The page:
Comment


        • #79
          I heard a snippet on NHK news this morning suggesting that the fire was not nearly as bad as it could have been because there was almost no fuel on board. Apparently, Asiana load their aircraft with the absolute bare minimum.

          Perhaps it's unrelated but could that, plus a stronger headwind than usual explain why the pilots had the engines set to idle on final approach even to the point they were near to stalling speed? They were simply scared of running out of fuel?

          Comment


          • #80
            Originally posted by ruserious View Post
            The pilots have thousands of hours experience. But exactly how many landings have they made with a 777 using visual flight rules (VFR) at airports without a working instrument landing system (ILS)? My guess, and this is purely a guess, is the number is very low.
            I read something this morning which said that one of the pilots was still a 'trainee' on 777s. He did have almost 10 thousand hours of experience in other palnes but only 43 hours in a 777. This, in fact, was his first time flying this route in such a plane and the first time he ever attempted to land in SFO while at the controls of a 777.

            "Lee Kang-kook, the second most junior pilot of four on board the Asiana Airlines aircraft, had 43 hours' experience flying the long-range jet, it said on Monday. The plane's crew tried to abort the descent less than two seconds before it hit a seawall, bounced along the tarmac and burst into flames."

            Asiana pilot in SFO crash was in training for 777


            I saw a werewolf with a Chinese menu in his hands. Walking through the streets of Soho in the rain. He was looking for a place called Lee Kang-kooks. Gonna get a big dish of beef chow mein.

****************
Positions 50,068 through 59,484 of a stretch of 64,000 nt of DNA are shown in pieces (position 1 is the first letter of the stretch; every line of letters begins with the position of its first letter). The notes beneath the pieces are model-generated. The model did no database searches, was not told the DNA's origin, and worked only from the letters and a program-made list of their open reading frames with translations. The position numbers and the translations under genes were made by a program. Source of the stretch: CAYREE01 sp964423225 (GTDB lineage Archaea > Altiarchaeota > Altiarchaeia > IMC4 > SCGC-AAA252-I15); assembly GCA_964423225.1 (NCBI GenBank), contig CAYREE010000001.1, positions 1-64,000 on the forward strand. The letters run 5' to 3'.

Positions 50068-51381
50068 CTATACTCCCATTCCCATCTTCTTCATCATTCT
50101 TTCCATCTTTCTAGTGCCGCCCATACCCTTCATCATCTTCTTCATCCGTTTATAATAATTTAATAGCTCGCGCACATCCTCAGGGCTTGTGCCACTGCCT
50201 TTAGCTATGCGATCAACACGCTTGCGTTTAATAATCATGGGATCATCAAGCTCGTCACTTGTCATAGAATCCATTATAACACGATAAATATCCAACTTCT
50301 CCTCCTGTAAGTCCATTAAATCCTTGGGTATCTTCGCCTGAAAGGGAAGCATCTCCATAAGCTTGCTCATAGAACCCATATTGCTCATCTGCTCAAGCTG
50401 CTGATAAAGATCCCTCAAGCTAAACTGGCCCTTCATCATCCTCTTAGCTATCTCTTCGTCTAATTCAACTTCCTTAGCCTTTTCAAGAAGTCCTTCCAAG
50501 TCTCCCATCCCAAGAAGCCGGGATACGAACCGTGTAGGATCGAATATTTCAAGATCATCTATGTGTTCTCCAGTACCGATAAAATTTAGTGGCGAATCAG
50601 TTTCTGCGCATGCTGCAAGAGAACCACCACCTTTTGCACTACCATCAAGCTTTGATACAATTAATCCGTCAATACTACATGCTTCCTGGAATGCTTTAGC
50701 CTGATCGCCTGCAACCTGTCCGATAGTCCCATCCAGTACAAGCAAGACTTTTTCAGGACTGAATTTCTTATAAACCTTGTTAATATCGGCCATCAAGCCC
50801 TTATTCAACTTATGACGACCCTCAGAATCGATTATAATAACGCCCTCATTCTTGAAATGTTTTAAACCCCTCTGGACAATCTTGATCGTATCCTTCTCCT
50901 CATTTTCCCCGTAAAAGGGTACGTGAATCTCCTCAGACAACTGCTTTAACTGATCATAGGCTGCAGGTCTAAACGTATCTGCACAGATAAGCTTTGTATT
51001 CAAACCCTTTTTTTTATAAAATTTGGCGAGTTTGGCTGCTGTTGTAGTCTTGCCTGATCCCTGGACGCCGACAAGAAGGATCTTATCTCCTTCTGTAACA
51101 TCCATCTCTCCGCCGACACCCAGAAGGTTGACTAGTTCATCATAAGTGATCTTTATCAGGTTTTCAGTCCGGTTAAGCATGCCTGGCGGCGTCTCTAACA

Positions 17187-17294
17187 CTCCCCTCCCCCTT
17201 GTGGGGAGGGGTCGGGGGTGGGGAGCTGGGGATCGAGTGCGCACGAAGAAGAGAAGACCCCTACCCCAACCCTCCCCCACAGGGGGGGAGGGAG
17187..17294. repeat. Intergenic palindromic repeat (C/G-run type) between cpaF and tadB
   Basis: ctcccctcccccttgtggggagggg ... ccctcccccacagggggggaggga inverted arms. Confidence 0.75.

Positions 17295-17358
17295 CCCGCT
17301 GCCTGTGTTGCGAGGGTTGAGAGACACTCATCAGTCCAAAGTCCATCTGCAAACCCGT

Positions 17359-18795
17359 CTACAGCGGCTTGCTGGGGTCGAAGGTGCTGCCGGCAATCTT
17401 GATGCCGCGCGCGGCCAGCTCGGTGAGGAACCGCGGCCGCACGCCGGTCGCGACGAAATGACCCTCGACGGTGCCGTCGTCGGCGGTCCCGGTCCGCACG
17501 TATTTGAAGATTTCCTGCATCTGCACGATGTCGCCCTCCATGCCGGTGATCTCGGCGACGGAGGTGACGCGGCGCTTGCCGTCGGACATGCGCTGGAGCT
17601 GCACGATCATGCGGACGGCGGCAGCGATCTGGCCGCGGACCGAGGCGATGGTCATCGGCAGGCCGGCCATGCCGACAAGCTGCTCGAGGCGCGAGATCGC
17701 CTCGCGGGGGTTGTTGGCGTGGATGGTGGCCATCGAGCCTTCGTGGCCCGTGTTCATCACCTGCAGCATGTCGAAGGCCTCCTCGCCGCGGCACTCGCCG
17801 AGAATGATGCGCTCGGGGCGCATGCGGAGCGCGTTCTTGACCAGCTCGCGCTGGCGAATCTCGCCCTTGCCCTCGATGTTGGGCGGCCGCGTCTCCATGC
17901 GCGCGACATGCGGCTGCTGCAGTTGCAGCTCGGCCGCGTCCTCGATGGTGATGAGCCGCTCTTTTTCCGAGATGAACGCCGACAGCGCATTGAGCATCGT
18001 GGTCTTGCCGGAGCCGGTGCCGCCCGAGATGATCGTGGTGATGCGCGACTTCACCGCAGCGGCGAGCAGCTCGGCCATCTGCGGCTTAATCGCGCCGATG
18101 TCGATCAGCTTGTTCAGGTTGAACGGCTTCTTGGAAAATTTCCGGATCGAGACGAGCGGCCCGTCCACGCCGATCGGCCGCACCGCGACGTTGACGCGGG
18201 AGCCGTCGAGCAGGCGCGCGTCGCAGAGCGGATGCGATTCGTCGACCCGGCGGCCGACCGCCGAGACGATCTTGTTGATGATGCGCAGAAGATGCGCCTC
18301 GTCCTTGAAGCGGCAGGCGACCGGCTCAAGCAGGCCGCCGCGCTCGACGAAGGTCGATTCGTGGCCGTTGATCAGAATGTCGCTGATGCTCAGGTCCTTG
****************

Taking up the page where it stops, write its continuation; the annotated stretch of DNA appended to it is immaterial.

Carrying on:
Last edited by Shimi; 2013-07-08, 02:23 PM.

            Comment


            • #81
              Originally posted by Brown Cow View Post
              I heard a snippet on NHK news this morning suggesting that the fire was not nearly as bad as it could have been because there was almost no fuel on board. Apparently, Asiana load their aircraft with the absolute bare minimum.

              Perhaps it's unrelated but could that, plus a stronger headwind than usual explain why the pilots had the engines set to idle on final approach even to the point they were near to stalling speed? They were simply scared of running out of fuel?
              Well, there would obviously be less fuel at landing than at takeoff, if that's what they mean. (That's why the 9/11 hijackers seized planes soon after takeoff that had been fueled up for long transcontinental trips -- more fuel to inflict more destruction.)

              I would also say that most airlines, if not every airline, are not in the business of carrying more than the necessary amount of fuel -- more fuel = more weight = more fuel burn = higher cost. There are strict guidelines about the minimum fuel required, based on the distance, diversion airport distance, and a buffer (at least 45 to 60 minutes, depending on jurisdiction) in case of circling, delays, etc. The pilot in command can also request additional fuel above and beyond that amount, if he/she desires. For long intercontinental trips, many of these aircraft are just about fueled to the maximum amounts, anyway.

              At no point did the crew declare a fuel emergency. And given that they had no arrival delays, diversions, or go-arounds, I think it is quite safe to say that of whatever factors contributed, lack of fuel was not one of them.

              Rationally,
              A.

              Comment


              • #82
                Hmmm, so the question remains. Why did they have the engines set to idle even though they must have known their speed was dangerously low?

                Comment


                • #83
                  It appears one of the dead girls may have been run over by an emergency vehicle. I hope that's wrong. I know it would have been chaos but they train for that.

                  Comment


                  • #84
                    Originally posted by twelvedown View Post
                    It appears one of the dead girls may have been run over by an emergency vehicle. I hope that's wrong. I know it would have been chaos but they train for that.